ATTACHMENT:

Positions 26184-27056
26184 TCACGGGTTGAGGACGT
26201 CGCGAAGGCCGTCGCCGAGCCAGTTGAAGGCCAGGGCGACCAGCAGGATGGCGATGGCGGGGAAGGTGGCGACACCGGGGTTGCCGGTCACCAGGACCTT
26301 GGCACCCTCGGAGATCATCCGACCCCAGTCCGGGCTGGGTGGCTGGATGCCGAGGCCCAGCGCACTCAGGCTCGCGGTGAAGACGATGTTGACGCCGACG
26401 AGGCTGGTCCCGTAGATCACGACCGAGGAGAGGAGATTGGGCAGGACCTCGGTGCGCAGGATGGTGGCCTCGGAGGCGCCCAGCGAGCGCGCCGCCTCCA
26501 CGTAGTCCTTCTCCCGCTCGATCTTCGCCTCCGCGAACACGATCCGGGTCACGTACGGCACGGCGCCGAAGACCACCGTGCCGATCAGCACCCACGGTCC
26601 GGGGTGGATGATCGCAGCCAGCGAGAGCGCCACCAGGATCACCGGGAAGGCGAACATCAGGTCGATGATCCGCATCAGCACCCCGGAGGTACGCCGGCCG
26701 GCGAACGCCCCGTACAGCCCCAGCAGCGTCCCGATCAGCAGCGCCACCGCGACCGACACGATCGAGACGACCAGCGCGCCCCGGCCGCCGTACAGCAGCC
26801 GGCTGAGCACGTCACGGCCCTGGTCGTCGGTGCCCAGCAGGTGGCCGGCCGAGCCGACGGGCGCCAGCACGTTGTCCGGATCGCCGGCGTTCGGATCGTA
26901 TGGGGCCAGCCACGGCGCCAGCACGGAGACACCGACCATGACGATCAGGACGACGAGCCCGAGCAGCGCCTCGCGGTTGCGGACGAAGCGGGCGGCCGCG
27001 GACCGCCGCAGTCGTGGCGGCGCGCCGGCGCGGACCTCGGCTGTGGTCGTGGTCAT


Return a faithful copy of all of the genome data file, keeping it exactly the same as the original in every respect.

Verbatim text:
Positions 26184-27056
26184 TCACGGGTTGAGGACGT
26201 CGCGAAGGCCGTCGCCGAGCCAGTTGAAGGCCAGGGCGACCAGCAGGATGGCGATGGCGGGGAAGGTGGCGACACCGGGGTTGCCGGTCACCAGGACCTT
26301 GGCACCCTCGGAGATCATCCGACCCCAGTCCGGGCTGGGTGGCTGGATGCCGAGGCCCAGCGCACTCAGGCTCGCGGTGAAGACGATGTTGACGCCGACG
26401 AGGCTGGTCCCGTAGATCACGACCGAGGAGAGGAGATTGGGCAGGACCTCGGTGCGCAGGATGGTGGCCTCGGAGGCGCCCAGCGAGCGCGCCGCCTCCA
26501 CGTAGTCCTTCTCCCGCTCGATCTTCGCCTCCGCGAACACGATCCGGGTCACGTACGGCACGGCGCCGAAGACCACCGTGCCGATCAGCACCCACGGTCC
26601 GGGGTGGATGATCGCAGCCAGCGAGAGCGCCACCAGGATCACCGGGAAGGCGAACATCAGGTCGATGATCCGCATCAGCACCCCGGAGGTACGCCGGCCG
26701 GCGAACGCCCCGTACAGCCCCAGCAGCGTCCCGATCAGCAGCGCCACCGCGACCGACACGATCGAGACGACCAGCGCGCCCCGGCCGCCGTACAGCAGCC
26801 GGCTGAGCACGTCACGGCCCTGGTCGTCGGTGCCCAGCAGGTGGCCGGCCGAGCCGACGGGCGCCAGCACGTTGTCCGGATCGCCGGCGTTCGGATCGTA
26901 TGGGGCCAGCCACGGCGCCAGCACGGAGACACCGACCATGACGATCAGGACGACGAGCCCGAGCAGCGCCTCGCGGTTGCGGACGAAGCGGGCGGCCGCG
27001 GACCGCCGCAGTCGTGGCGGCGCGCCGGCGCGGACCTCGGCTGTGGTCGTGGTCAT